NIAID director Dr. Anthony Fauci, a financial ally of Bill Gates whose institute is part of NIH, has been critical of Hydroxychloroquine and the FBI even raided a health spa serving intravenous vitamin C, which are competitors to a vaccine. (RELATED: Eight NIH Coronavirus Panel Experts Disclose Financial Relationships With Price-Hiking Drugmaker Gilead).
"We do have some particular stake in the intellectual property" for the Moderna vaccine stated Francis Collins, the director of NIH, in a revelatory recent Economic Club panel discussion. "One of the vaccines– the one that's furthest along– what started, actually, at the federal government in our own Vaccine Research Center at NIH– then worked with a biotechnology company called Moderna to get to where we are now, with very impressive Phase I results and getting ready to go into a large-scale trial as early as July. That one, of course, we do have some particular stake in the intellectual property. Others, though, come from companies who've invested their efforts into getting them to the point where they might now be ready for a trial," Collins stated.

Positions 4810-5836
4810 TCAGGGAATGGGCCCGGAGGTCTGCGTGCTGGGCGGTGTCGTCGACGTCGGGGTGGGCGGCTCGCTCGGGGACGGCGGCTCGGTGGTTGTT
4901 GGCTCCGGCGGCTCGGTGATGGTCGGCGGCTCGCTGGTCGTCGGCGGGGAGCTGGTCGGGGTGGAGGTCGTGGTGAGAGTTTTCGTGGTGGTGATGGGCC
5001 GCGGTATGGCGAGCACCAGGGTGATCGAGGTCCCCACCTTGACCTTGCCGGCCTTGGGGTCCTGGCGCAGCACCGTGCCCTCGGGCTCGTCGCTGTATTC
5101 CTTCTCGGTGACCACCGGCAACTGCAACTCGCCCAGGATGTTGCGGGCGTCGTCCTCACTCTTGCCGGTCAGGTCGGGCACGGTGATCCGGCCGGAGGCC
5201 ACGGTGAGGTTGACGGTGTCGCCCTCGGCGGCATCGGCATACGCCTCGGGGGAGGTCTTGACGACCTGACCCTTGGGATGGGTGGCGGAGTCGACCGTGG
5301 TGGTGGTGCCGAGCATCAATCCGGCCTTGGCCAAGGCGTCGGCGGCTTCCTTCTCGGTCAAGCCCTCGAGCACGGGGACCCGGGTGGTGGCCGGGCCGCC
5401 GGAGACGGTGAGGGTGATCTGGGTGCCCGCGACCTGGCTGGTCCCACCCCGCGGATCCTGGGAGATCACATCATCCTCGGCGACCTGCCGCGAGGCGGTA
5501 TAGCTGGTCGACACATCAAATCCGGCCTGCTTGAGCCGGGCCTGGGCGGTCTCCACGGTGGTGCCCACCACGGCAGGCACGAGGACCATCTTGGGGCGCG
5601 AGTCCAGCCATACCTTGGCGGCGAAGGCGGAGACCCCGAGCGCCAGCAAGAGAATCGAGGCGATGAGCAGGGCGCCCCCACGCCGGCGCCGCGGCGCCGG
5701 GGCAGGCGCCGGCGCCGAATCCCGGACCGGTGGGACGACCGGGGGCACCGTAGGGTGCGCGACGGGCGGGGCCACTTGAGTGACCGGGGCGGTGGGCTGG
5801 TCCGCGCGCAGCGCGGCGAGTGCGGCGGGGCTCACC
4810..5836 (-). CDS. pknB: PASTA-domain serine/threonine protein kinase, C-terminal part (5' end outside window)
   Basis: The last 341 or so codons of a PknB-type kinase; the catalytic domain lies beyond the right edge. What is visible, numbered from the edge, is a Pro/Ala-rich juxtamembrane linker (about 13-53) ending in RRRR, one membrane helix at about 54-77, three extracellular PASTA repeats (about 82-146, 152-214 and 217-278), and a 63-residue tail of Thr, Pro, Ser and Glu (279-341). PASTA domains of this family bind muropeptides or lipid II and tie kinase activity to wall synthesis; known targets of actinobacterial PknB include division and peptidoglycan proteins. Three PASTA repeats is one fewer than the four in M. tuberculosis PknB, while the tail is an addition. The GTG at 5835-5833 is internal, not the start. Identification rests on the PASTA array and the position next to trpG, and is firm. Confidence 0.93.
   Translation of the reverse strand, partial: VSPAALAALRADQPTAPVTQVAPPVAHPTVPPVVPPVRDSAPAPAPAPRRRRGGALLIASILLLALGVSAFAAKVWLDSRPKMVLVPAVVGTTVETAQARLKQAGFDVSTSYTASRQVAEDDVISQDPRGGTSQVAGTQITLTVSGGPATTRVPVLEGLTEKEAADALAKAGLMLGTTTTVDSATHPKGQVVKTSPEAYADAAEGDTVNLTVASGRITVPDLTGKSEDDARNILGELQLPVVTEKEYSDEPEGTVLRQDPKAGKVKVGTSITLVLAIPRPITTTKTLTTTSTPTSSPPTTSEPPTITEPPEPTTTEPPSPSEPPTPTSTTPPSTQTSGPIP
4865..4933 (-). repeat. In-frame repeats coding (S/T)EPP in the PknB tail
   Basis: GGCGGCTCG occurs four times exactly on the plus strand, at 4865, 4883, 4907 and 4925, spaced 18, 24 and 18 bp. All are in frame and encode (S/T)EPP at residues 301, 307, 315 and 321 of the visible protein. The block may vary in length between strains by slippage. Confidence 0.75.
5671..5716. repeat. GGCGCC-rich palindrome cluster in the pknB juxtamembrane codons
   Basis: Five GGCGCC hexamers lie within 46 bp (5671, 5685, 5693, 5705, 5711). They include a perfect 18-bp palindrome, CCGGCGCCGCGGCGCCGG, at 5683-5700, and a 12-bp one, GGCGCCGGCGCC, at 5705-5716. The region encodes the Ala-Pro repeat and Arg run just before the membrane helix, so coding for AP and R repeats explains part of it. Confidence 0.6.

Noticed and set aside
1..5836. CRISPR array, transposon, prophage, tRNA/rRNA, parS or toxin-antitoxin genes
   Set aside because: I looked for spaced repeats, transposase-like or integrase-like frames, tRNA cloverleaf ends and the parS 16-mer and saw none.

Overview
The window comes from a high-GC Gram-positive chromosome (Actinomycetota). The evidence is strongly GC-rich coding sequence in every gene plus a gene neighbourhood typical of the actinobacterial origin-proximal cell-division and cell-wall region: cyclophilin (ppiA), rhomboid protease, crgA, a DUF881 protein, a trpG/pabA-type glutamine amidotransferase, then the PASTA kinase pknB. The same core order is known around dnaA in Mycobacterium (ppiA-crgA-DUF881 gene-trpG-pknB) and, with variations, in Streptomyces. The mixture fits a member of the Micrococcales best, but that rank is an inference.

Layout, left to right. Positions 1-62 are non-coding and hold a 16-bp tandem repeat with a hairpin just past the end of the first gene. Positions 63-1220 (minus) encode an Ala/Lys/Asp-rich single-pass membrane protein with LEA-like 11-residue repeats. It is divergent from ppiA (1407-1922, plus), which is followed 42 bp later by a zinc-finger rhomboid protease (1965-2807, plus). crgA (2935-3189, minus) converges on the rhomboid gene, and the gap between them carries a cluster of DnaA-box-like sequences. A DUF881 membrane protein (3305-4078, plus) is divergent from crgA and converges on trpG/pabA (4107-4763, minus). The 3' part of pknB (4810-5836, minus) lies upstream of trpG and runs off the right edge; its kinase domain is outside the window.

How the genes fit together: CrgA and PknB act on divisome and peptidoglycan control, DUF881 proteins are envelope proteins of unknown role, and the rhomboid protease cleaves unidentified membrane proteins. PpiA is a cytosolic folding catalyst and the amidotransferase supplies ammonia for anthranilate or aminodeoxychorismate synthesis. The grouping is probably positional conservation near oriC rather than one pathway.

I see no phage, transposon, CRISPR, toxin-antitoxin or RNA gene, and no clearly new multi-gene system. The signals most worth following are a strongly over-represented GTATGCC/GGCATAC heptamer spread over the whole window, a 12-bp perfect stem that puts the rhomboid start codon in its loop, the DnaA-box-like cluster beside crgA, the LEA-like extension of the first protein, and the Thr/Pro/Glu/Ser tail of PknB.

Newly published documents from Public Citizen have massive implications. Public Citizen states:
"The U.S. government may jointly own a potential coronavirus vaccine. The National Institutes of Health (NIH) has played a critical role in coronavirus research for years. Building off this work, federal scientists have helped design and test mRNA-1273—a vaccine candidate developed in partnership with Moderna. The federal government has filed multiple patents covering mRNA-1273. In this report, we describe two patent applications that list federal scientists as co-inventors. If the government successfully pursued its patent filings, the resulting patents would likely confer significant rights. We also review recently disclosed contracts between NIH and Moderna. The agreements suggest that NIH has not transferred its rights, but instead maintains a joint stake."